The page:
The way the parallel half-rate filters are combined is distinct -- here, Chris averages the two signals instead of alternating between them. (Sorry, it's a bit hard to explain in prose.) The effect of this is still straightforward, equivalent to alternating the signals as above and then applying a two-point FIR averaging filter with transfer function $\frac{1 + z^{-1}}{2}$.

Here is peudocode for the head bump, with comments to help break everything down:

x_1 = 0
x_2 = 0

every sample:

// Two-sample feedback.
signal = x_2 + 0.05 * input_signal_1

// Cubic distortion function.
signal = signal - signal^3 * 0.12 * sample_rate / 44100

// Sine wavefolding distortion.
signal = sin(signal)

apply interleaved biquad bandpass to signal (see below)

// Clip and invert the sine wave distortion.
signal = arcsin(max(min(signal, 1), -1))

// Apply a signal-dependent waveshaper.
signal = suppress(signal, 0.00013 * (1 - abs(input_signal_2)))

// Two-point FIR averaging filter.
signal = (signal + x_1) / 2
x_2 = x_1
x_1 = signal

output_signal = signal

output_signal = input_signal_2 + bump * 0.25 * input_gain * signal

The input audio signals are input_signal_1 and input_signal_2, which come from different stages of processing -- once we see the big picture I'll show how these differ. bump is a user control ranging from 0 to 1, and input_gain is also a control.

The $\text{suppress}$ function is defined as

\begin{equation*} \text{suppress}(x, r) = x - r \theta(x - r) + r \theta(-x - r) \end{equation*}

where $\theta$ is the Heaviside step function.

The biquad filter, sans interleaving, is identical to the constant 0 dB peak gain bandpass filter from the Audio EQ Cookbook (although the formula is different, the results are identical). The cutoff frequency $f_0 = 154.35 \text{ Hz}$ and the resonance is $Q = 9 \cdot 10^{-4}$, so this is an extremely wide filter with a magnitude response mostly very close to 1, but dropping to 0 at dc and Nyquist.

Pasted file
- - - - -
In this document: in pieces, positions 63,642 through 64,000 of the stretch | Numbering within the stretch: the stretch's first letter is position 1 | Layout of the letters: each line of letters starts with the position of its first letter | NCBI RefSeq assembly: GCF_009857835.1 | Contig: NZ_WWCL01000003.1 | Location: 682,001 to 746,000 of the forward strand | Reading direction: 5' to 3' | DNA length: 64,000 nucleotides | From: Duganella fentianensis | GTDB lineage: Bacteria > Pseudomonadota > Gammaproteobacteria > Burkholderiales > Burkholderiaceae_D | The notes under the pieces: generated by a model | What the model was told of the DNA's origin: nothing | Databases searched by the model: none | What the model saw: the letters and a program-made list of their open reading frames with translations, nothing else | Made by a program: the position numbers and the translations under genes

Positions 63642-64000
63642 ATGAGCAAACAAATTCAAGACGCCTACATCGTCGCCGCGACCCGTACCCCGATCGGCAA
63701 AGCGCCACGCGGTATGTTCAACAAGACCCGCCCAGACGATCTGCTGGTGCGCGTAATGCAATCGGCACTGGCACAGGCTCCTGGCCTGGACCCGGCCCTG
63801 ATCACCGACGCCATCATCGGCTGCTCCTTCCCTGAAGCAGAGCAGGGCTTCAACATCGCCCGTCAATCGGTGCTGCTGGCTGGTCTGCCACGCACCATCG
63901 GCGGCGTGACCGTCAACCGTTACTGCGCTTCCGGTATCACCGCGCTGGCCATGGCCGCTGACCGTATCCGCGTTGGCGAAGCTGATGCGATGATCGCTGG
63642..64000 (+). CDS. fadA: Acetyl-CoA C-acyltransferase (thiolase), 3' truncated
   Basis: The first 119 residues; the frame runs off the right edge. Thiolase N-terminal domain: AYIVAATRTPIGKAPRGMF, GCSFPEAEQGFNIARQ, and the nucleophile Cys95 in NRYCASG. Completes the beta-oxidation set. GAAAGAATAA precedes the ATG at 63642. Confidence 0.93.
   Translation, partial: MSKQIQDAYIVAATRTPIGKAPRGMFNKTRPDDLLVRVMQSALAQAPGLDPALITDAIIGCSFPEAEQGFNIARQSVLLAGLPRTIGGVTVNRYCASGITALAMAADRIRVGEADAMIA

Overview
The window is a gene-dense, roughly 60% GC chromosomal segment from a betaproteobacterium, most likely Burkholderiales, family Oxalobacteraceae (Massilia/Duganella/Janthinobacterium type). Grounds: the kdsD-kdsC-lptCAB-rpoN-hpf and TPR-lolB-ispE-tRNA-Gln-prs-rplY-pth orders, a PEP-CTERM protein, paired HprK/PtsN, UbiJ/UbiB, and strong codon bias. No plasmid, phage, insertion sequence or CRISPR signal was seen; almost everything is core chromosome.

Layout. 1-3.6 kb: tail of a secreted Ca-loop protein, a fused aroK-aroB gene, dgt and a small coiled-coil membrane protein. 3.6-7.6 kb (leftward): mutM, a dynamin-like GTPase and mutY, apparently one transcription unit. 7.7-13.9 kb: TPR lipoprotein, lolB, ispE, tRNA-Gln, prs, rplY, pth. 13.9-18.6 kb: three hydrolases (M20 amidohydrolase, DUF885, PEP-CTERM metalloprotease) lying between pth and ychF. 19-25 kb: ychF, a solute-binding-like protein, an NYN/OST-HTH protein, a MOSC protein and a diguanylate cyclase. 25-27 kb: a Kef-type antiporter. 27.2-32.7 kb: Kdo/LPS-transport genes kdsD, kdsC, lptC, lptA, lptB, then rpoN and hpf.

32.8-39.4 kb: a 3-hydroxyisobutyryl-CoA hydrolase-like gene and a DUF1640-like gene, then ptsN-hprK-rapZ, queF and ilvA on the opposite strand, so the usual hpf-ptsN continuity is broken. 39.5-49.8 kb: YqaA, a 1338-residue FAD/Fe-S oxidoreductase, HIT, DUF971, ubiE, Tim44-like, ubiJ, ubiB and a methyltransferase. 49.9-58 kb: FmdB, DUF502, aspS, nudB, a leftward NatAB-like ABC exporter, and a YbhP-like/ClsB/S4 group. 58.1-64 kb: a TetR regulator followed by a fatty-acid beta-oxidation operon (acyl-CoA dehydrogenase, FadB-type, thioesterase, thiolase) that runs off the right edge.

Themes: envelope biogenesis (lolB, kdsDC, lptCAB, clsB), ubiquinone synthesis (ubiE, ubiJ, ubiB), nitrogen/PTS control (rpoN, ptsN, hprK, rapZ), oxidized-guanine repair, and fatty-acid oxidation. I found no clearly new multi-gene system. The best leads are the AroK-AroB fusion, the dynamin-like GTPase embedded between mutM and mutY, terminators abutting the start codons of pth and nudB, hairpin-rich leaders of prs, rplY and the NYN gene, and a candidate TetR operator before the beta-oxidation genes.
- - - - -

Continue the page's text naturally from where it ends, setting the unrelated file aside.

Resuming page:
With interleaving, I compute that the attenuation of this filter at 20 Hz is less than $10^{-4}\text{ dB}$. There is a deep, narrow notch at half Nyquist as a product of the interleaving. Head bump is something I associate with changes to the bass range, so I found this confusing.

I reached out to Chris to ask what the intent was with this filter, and his response was that the notch is merely an unwanted side effect and that these filters might not be interleaved in the next iteration of ToTape.

## Bandpass

Independent of the head bump, another filter is applied to the input signal. It is also an interleaved biquad bandpass filter, but with different settings: $f_0 = 705.6 \text{ Hz}$ and $Q = 7 \cdot 10^{-4}$. The effect on bass is still negligible, and like in the above section a deep notch at Nyquist is introduced. Prior to this linear filter, a sine wavefolder is applied, and after the filter comes a clipper followed by an arcsine waveshaper.

## Mojo

"Mojo" is a nonlinear waveshaper with the following formula:

\begin{equation*} m(x) = \frac{\sin\left(\frac{\pi}{2} x |x|^{1/4}\right)}{|x|^{1/4}} \text{ for } x \neq 0,\, m(0) = 0 \end{equation*}

Prior to applying this waveshaper, $x$ is hard-clipped to the range $[-1,\,+1]$. This is once again an odd function, but unlike the waveshapers we've encountered so far, it is a nonmonotonic wavefolding function that peaks at $x \approx \pm 0.93$.

The ADClip algorithm is taken from Chris's previous plugin by the same name. It implements a curious stateful clipper that is implemented like so:

clip = 0.99
softness = 2 / (1 + sqrt(5))

last = 0

def do_clip(x_1, x_2, clip):
if x_1 >= clip:
if x_2 < clip:
return clip * softness + x_2 * (1 - softness);
else:
return clip
if x_1 <= -clip:
if x_2 > -clip:
return -clip * softness + x_2 * (1 - softness);
else:
return -clip
return x_1

every sample:
signal = input_signal
last = do_clip(last, signal, clip)
signal = do_clip(signal, last, clip)
output_signal = signal

Chris describes this:

[I]f a sample clips and the PREVIOUS sample wasn’t, ADClip outputs an intermediate value. And if a sample clips and the NEXT sample isn’t (it runs a sample of latency to do this), likewise.

## The big picture

The pseudocode is as follows:

every sample:
signal = input_signal
if input_gain < 1:
signal = signal * input_gain
signal = flutter.process(signal)
highs = soften.process(signal)
dry = signal
signal = bandpass.process(signal)
ground = dry - signal
if input_gain > 1:
signal = signal * input_gain
signal = signal - highs
output_signal = signal * wet + input_signal * (1 - wet)